Vote No on S. 1010, the Register of Copyrights Selection and Accountability Act

December 11, 2018

Senator Roy Blunt, Chairman
U.S. Senate Rules and Administration Committee
260 Russell Senate Office Building
Washington, DC  20510

Senator Amy Klobuchar, Ranking Member
U.S. Senate Rules and Administration Committee
302 Hart Senate Office Building
Washington, DC  20510

 Response to S. 1010 and the Register of Copyrights

 Senators Blunt and Klobuchar:

The Society of American Archivists (SAA) appreciates your effort to modernize the United States Copyright Office (USCO), as reflected in S. 1010, scheduled for a hearing before your committee on December 12, 2018.  However, we believe that removing the Register of Copyrights from direction by the Librarian of Congress would result in diminishment of Congress’ constitutionally mandated authority regarding copyright.

 The USCO’s primary mission is to provide registration and renewal of copyrights, maintain a record of those acts, and provide the public with access to those records. These are the primary duties of the overwhelming majority of the more than 400 employees at the Office:  Managing data and receiving, preserving, cataloging, and making accessible the huge volume of requests received each year. This is work that librarians are uniquely qualified to handle.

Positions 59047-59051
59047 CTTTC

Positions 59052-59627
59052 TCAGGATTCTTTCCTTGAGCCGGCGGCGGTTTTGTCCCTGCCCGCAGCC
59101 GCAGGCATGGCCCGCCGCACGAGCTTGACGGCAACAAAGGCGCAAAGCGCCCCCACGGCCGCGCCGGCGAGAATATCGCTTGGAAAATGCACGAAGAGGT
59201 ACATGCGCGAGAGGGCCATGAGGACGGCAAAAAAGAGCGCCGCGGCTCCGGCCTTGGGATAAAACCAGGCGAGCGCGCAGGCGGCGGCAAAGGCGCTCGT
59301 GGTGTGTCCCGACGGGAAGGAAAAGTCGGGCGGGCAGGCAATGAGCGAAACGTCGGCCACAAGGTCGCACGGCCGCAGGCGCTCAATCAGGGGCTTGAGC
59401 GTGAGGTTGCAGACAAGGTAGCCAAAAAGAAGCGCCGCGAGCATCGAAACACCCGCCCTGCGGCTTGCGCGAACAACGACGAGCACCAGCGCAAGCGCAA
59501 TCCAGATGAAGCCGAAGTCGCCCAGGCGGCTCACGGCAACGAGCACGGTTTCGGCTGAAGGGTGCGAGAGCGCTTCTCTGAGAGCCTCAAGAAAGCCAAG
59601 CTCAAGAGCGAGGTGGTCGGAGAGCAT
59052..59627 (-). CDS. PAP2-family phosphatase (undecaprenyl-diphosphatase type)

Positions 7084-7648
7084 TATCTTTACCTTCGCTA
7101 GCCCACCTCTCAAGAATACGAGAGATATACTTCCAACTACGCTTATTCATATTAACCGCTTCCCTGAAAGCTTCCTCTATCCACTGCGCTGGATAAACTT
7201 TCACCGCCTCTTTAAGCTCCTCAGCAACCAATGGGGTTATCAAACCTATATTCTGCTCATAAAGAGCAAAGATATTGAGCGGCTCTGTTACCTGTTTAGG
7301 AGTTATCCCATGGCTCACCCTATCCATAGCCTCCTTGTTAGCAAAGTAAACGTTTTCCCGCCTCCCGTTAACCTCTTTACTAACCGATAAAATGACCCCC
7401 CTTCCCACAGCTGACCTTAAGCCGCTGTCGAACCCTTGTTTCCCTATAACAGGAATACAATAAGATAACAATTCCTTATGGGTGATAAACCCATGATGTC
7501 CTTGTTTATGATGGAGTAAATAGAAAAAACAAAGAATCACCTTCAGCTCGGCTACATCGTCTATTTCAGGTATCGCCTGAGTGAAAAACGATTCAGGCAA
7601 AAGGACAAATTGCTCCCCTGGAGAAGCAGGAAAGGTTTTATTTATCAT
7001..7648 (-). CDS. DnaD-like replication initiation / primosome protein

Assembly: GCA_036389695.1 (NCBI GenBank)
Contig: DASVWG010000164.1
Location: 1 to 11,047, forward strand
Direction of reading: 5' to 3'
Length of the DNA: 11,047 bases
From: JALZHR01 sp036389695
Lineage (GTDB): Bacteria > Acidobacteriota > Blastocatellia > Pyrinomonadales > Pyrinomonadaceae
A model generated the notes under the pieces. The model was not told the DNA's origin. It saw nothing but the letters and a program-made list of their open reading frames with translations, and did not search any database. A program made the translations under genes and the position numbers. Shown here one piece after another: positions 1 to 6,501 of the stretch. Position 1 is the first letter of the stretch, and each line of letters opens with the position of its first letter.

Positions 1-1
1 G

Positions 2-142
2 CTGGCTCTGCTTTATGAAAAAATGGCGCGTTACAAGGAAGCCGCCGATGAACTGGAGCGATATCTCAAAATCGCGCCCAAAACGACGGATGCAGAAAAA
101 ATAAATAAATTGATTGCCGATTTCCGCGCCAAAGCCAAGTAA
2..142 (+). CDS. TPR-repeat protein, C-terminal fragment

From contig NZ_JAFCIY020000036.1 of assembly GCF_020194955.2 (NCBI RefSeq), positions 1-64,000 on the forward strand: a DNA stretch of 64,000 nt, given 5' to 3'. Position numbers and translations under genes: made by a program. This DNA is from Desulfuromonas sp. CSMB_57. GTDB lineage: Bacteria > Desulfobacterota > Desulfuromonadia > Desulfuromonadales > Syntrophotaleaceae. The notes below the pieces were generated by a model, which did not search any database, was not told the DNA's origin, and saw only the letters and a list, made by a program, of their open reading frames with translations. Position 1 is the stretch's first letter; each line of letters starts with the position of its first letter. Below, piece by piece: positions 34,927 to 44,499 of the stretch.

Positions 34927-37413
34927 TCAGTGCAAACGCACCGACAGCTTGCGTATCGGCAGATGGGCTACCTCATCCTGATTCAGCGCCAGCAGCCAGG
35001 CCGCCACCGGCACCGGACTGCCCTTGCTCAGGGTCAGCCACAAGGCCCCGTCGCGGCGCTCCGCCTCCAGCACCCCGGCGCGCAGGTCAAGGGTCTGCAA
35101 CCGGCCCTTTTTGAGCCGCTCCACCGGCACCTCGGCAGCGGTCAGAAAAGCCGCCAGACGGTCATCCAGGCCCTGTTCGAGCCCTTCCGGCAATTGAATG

The overlap between the work of the Office and its parent institution, the Library of Congress, is obvious and significant. With the Library of Congress now under the leadership of a highly skilled librarian, the Office is finally poised to take the steps needed to modernize in order to serve its primary and most essential function. No single step would be more important, either to copyright holders or to users of copyrighted material, than retaining the office within the Library of Congress.

However, S. 1010 will have the opposite effect. By separating the Register from the Library of Congress and making the Register a political appointee, the bill, if enacted, would create a strong incentive to politicize the Office, strongly discouraging the appointment of a Register with the competence needed to manage the Office and oversee the day-to-day operations. Previous Registers have sought increasingly to agglomerate the legislative and judicial functions to the Office. This bill would exacerbate the problem. The Office would no longer have oversight from Congress, in whom Constitutional authority for maintaining the copyright balance is vested.

We urge you to vote no on S. 1010. 


Nancy P. Beaumont
Executive Director 

Register-of-Copyright_SAA Statement_121118.pdf282.68 KB